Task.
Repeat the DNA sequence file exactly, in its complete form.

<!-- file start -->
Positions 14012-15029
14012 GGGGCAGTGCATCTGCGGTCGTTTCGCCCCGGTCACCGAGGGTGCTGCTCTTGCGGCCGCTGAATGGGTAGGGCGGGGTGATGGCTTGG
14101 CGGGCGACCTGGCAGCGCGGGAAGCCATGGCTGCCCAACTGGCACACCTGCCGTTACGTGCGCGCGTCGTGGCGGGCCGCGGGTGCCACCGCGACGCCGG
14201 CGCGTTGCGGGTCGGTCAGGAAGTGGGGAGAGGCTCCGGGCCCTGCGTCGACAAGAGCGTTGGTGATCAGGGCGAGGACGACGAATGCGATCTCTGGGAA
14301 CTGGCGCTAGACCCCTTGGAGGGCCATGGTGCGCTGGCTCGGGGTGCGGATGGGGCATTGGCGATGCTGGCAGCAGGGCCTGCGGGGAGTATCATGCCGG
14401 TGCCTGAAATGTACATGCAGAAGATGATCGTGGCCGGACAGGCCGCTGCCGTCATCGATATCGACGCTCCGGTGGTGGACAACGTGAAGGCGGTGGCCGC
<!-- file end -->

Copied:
Positions 14012-15029
14012 GGGGCAGTGCATCTGCGGTCGTTTCGCCCCGGTCACCGAGGGTGCTGCTCTTGCGGCCGCTGAATGGGTAGGGCGGGGTGATGGCTTGG
14101 CGGGCGACCTGGCAGCGCGGGAAGCCATGGCTGCCCAACTGGCACACCTGCCGTTACGTGCGCGCGTCGTGGCGGGCCGCGGGTGCCACCGCGACGCCGG
14201 CGCGTTGCGGGTCGGTCAGGAAGTGGGGAGAGGCTCCGGGCCCTGCGTCGACAAGAGCGTTGGTGATCAGGGCGAGGACGACGAATGCGATCTCTGGGAA
14301 CTGGCGCTAGACCCCTTGGAGGGCCATGGTGCGCTGGCTCGGGGTGCGGATGGGGCATTGGCGATGCTGGCAGCAGGGCCTGCGGGGAGTATCATGCCGG
14401 TGCCTGAAATGTACATGCAGAAGATGATCGTGGCCGGACAGGCCGCTGCCGTCATCGATATCGACGCTCCGGTGGTGGACAACGTGAAGGCGGTGGCCGC